• the_real_tel (unregistered)

    Am I the only one who noticed that the 3rd function is significantly different to the 1st and 2nd functions, in that it returns a number, not a string of [zero or more] digits ? (unless cdbl() doesn't do what i think)

    As has been pointed out, "strip" is ambiguous - does it mean "remove these things from the input and return what remains" or "extract these things from input and return extracted items"? So, by my logic, these should be called something like extractDigits(aString).

    Of course, there's no reason not to reimplement the 2nd function as a wrapper of the 1st (or vice versa). Equally, the 3rd function could just cdbl() around call to 1st or 2nd.

    So overall, the WTF/CSOD as presented is quite minor. In reality it could be much worse, but we don't know what else was in this file that's included everywhere.

  • drd (unregistered) in reply to jonny lech

    you mean s.replaceAll("\D","");

  • (cs) in reply to vt_mruhlin
    vt_mruhlin:
    Sgt. Preston:
    Pig Hogger:
    It’s the "it doesn’t exist, just add it to the language" school of language definition at it’s finest expression!!!
    Rather like the English language, except that in English, we don't care whether a we already have eighteen ways to say something; we'll add a nineteenth and call it cool. And we don't care whether the expression we invent already exists with an unrelated meaning; we'll just give it another one. Sort of spoken language overloading run amok.

    It's perfectly cromulent code, which imbiggens the functionality of the language.

    Those are exactly my sentimonies.

  • Phil (unregistered)

    I've known worse in website coding. One near 10k lines include that's in almost every file, with overlapping functions and occasional functions that are also in individual code files, plus multiple 5k plus include files with overlapping but subtly different content. They didn't even have consistent usage, naming or a central storage directory, and were scattered all over the place.

    Needless to say I wasn't a fan of the system.

    (Captcha - quake. About what I did when I first realised the true nature of this beast.)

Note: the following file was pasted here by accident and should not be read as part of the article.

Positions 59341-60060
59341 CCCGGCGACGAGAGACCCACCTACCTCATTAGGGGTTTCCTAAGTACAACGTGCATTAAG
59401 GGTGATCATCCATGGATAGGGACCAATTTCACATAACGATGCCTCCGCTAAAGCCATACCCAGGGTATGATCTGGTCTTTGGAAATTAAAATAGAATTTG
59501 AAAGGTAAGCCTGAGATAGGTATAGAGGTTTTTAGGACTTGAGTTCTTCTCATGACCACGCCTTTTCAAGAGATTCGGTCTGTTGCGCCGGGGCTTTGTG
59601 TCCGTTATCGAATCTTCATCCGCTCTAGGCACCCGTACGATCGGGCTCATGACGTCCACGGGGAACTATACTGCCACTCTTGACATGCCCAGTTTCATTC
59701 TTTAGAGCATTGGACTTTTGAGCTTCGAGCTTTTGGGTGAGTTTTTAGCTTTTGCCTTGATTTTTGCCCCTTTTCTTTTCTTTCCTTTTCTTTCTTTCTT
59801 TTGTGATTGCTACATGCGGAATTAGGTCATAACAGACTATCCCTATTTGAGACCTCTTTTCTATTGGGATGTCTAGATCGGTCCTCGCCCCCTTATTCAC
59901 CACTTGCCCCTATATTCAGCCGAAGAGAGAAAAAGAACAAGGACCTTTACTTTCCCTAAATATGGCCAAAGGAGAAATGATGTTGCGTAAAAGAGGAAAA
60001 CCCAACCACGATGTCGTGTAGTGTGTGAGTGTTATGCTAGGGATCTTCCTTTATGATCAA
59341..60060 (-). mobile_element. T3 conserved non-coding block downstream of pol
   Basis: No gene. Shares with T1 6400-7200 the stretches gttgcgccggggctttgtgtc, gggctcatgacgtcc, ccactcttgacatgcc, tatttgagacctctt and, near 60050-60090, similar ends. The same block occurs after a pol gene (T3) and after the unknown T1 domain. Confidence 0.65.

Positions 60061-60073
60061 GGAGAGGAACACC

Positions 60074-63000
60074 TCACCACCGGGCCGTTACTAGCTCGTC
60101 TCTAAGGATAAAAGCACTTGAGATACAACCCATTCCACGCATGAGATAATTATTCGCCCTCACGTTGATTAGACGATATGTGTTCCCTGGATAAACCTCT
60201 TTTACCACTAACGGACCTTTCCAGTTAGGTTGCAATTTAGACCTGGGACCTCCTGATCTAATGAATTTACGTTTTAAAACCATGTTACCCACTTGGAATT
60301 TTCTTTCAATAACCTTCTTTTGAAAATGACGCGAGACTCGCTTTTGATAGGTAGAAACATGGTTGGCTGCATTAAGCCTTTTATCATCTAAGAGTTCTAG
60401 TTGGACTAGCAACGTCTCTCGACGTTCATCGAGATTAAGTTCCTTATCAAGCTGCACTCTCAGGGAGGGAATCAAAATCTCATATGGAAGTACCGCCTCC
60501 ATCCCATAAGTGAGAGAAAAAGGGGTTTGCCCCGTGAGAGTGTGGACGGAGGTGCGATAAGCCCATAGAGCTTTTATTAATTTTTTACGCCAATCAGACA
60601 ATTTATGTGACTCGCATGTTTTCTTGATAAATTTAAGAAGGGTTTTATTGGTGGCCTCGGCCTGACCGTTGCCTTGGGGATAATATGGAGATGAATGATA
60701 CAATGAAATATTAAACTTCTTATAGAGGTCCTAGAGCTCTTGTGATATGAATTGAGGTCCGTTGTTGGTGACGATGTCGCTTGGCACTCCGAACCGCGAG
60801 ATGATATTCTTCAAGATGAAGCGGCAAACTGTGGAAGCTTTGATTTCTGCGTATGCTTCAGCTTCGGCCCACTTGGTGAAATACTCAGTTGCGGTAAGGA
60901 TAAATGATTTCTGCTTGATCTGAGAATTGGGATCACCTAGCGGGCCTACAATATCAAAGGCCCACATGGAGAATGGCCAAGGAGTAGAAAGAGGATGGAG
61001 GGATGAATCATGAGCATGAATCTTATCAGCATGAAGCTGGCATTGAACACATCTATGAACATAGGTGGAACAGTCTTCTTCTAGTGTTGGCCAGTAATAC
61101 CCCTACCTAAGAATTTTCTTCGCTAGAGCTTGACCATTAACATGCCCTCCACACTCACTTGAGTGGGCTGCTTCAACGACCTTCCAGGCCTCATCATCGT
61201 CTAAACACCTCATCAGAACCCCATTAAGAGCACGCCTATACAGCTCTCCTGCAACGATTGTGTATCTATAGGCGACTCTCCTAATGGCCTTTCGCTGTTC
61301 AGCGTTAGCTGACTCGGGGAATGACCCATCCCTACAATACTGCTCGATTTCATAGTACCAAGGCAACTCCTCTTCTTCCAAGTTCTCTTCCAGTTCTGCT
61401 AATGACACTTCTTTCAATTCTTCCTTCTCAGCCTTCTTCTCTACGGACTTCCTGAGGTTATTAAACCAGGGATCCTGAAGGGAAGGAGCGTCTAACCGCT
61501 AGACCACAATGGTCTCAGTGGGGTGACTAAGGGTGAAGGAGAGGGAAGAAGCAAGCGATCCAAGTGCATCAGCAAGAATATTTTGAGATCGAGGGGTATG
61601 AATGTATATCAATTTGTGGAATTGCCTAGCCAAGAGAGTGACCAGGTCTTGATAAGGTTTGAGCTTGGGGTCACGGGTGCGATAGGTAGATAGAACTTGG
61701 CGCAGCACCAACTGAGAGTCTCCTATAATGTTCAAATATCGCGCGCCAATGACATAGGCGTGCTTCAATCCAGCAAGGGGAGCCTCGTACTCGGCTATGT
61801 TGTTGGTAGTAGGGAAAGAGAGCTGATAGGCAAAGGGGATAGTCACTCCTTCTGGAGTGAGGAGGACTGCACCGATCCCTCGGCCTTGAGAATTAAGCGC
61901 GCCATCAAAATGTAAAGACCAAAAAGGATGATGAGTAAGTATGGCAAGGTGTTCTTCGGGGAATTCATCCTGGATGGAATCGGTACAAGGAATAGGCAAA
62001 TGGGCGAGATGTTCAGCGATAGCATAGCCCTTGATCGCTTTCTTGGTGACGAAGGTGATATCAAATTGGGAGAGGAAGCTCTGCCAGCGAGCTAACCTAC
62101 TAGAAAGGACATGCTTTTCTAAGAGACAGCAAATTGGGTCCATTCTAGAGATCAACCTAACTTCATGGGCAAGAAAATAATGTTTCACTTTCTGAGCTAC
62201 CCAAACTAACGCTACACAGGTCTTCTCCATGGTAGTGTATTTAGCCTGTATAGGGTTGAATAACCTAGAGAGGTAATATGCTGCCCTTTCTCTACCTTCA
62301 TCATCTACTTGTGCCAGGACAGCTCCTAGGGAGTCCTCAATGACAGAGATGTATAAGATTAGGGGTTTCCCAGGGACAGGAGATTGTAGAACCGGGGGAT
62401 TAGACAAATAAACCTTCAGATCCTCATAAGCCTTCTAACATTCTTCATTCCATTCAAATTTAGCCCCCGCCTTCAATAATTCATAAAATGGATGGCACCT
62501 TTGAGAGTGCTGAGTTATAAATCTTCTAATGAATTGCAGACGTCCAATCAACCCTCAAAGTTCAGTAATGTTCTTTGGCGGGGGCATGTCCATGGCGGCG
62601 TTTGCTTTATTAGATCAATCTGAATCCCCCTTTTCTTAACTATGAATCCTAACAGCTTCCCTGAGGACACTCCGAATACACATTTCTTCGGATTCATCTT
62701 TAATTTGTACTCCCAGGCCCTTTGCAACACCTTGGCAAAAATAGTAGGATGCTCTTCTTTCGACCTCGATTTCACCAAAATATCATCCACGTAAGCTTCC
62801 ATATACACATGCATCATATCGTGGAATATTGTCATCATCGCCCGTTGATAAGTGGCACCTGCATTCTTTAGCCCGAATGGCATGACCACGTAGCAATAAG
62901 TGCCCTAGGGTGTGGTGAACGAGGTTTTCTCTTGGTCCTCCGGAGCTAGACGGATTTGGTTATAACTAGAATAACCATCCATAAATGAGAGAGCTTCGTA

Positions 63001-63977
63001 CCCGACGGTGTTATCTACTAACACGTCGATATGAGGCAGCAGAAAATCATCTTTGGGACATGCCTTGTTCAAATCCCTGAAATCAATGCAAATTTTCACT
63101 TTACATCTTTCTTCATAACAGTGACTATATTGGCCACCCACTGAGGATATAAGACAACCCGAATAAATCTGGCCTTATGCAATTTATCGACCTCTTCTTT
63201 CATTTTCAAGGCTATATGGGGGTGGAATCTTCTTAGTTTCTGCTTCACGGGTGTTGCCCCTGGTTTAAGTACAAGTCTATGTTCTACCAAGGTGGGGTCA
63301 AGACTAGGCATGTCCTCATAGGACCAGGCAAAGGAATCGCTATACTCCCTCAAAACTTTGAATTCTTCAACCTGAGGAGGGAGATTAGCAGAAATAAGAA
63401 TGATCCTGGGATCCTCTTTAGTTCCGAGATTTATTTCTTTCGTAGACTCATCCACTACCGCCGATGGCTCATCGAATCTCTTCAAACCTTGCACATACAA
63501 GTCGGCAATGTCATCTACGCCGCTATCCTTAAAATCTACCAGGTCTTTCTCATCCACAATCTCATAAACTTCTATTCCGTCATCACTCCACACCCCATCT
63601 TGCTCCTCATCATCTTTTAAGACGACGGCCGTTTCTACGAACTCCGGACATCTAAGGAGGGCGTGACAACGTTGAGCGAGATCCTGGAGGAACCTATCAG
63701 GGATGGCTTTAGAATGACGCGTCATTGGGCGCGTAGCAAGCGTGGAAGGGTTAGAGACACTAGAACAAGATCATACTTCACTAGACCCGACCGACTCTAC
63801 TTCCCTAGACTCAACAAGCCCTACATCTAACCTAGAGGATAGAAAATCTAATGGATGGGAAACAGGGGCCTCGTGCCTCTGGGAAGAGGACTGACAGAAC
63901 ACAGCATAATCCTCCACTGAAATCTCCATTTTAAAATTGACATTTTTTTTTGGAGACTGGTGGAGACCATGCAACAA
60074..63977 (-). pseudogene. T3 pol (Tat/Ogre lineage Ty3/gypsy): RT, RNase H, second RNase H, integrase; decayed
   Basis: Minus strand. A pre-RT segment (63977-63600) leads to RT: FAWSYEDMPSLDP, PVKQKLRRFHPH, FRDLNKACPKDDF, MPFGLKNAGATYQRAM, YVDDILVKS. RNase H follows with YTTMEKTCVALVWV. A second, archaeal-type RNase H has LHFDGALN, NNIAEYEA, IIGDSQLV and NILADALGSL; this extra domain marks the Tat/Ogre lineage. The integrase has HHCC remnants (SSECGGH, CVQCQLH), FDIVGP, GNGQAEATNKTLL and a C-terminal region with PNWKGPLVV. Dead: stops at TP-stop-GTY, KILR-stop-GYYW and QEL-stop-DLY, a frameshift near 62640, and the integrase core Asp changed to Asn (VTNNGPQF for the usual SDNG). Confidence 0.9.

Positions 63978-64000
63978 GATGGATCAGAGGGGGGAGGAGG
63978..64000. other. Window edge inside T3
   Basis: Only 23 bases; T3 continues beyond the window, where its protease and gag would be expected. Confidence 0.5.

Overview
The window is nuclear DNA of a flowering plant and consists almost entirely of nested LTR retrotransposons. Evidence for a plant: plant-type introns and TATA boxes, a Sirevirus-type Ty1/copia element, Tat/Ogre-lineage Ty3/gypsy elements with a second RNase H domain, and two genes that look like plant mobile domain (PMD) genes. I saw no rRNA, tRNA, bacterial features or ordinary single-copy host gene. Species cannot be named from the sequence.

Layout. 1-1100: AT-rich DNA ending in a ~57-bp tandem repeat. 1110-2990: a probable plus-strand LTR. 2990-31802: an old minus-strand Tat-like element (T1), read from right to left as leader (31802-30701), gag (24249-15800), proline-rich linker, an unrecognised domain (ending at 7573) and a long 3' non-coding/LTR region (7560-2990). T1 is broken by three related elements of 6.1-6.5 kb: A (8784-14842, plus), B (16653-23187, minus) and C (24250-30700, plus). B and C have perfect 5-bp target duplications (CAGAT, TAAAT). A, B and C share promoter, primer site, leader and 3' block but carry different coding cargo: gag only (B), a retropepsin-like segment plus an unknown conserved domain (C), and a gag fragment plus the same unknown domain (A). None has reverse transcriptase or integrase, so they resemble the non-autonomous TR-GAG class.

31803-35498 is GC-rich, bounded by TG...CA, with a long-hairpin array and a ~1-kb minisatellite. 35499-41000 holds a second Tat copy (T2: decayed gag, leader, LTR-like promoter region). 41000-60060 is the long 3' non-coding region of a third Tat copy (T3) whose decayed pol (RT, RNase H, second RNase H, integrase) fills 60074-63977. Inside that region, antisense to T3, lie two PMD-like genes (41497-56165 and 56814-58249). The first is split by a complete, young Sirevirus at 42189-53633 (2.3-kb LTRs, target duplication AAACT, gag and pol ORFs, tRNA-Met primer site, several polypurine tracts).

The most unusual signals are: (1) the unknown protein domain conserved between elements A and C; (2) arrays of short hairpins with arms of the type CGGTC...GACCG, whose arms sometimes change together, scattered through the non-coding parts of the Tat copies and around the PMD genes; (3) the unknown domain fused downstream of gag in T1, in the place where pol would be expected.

• Kuba (unregistered) in reply to Will Perdikakis
    Will Perdikakis:
    The problem is, you can not just go to the library and determine the best function for the job and delete the other two because there may be some remote code that uses this library. You will break that code.

    Only if you already work in a WTF-cubed environment. I can't think of a sane devleopment environment where one wouldn't have version control, production-development-test isolation and code cross-referencing (handled by the IDE and/or off-line tools like doxygen, LXR, you name it).

    If you have no control over where the code is used, that means that you cannot test anything, ergo WTF.

    So, er, no quack for ya.

  • (cs)

    Commented Code + Doc Generator = Your friend.

    Seriously, that file should be automatically documented each time it is updated.

  • arhhook (unregistered)

    Maybe...some documentation or comments on what a code snippet does if it's just...chillin' in a library? Just an idea...

    captcha: gygax //...wtf?

  • Bobby Brady (unregistered)

    "Starting a new job is usually exciting but also frightening. Adjusting to a new code base --- styles, idioms, and all --- can be daunting."

    <sarcasm>You should go into consulting... You would love it!</sarcasm>

  • (cs) in reply to Will Perdikakis
    Will Perdikakis:
    This is not a WTF. When you have a shared function library, you will always have repeated functions, or functions that are really similar but take in account a different range or type of input.

    This will always happen.

    WTF.....

  • wholesale jordan shoes (unregistered)